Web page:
A majority of Americans have said that the media paid too much attention to the Zimmerman trial.
The trial of George Zimmerman for killing Trayvon Martin ended on July 13th, but since the shooting first took place in February 2012 the media has dedicated significant airtime and column inches to the case. The trial itself generated intense media scrutiny, with CNN coming under fire from some commentators for largely ignoring the military coup in Egypt in favor of focusing on the trial. A number of conservative commentators also have said that from the very beginning the media overplayed the racial connotations of the incident.
The latest YouGov research, conducted before the verdict on the trial was handed down on Saturday, shows that a majority of Americans believe that the media paid too much attention to the Zimmerman trial.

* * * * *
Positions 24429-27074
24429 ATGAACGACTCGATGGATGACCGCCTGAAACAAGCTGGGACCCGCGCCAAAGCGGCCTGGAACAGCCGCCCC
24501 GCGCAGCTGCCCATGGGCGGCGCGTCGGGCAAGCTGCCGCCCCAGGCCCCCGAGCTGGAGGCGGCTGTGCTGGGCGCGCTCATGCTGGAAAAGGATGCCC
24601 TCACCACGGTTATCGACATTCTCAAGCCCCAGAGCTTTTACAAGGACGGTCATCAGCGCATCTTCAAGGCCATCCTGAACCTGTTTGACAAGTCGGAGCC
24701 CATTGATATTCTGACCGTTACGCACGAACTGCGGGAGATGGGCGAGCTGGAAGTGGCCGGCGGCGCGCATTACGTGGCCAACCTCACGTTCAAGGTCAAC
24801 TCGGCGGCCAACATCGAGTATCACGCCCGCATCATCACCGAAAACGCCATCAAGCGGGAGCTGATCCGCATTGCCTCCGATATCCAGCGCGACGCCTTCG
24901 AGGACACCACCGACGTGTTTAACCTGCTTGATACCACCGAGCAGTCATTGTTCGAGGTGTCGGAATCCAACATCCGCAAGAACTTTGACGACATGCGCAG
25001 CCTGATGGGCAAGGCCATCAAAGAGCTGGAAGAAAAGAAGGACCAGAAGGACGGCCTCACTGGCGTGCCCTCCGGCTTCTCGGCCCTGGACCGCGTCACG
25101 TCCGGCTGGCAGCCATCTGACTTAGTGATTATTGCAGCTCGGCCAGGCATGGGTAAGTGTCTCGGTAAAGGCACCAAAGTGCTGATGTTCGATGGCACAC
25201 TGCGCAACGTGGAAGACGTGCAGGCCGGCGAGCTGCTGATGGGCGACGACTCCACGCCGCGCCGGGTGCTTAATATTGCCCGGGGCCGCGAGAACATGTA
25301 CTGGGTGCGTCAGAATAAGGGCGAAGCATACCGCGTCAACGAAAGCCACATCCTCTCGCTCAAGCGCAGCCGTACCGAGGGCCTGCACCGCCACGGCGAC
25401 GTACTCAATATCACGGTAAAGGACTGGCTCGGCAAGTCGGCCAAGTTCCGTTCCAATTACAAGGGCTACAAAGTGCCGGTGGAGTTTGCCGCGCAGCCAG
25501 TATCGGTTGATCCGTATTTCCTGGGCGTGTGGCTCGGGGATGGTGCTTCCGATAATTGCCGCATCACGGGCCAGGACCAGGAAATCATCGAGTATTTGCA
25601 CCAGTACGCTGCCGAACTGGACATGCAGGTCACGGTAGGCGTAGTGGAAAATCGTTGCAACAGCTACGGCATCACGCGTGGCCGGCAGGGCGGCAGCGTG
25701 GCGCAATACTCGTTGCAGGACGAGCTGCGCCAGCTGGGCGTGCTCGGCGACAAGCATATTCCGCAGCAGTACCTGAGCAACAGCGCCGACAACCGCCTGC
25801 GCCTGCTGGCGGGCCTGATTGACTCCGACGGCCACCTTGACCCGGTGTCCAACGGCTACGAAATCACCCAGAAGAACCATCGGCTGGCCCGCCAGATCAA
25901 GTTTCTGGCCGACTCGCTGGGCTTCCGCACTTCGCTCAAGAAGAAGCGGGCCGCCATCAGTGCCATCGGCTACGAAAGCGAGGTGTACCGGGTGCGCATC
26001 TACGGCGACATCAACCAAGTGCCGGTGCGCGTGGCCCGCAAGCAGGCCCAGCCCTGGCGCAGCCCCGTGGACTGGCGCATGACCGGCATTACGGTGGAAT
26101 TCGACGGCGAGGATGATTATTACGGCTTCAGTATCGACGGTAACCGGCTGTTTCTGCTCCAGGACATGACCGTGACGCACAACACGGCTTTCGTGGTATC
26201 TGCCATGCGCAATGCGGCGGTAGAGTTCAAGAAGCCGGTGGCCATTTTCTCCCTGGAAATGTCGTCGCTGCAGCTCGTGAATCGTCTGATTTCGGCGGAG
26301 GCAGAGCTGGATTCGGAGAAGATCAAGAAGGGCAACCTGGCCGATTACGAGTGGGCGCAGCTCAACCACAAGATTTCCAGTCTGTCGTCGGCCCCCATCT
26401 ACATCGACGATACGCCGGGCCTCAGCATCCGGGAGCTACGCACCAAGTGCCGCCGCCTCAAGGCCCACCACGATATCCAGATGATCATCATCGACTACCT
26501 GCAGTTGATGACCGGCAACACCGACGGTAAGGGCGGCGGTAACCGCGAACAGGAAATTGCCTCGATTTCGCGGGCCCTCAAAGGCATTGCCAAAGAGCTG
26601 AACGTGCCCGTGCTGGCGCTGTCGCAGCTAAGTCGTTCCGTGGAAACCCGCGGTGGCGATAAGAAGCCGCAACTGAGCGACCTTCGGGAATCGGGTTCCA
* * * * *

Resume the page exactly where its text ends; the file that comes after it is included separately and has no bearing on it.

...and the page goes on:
Perhaps unsurprisingly, there is a noteworthy divide along racial lines, with whites (64%) and hispanics (51%) both having a majority who believed media coverage was excessive. Only 29% of blacks thought that the coverage was excessive, with 45% saying that it was appropriate.
The media may have given the public what they wanted, however, with 49% of Americans saying that they have followed the trial 'very' or 'somewhat' closely.
On Saturday evening the jury in the trial acquitted George Zimmerman on all counts, after having requested a clarification on the specifics of what would constitute manslaughter. The result provoked outrage in some quarters and satisfaction in others. YouGov is currently conducting fresh research into public attitudes towards the verdict and broader issues connected to the case.
Complete results are available here.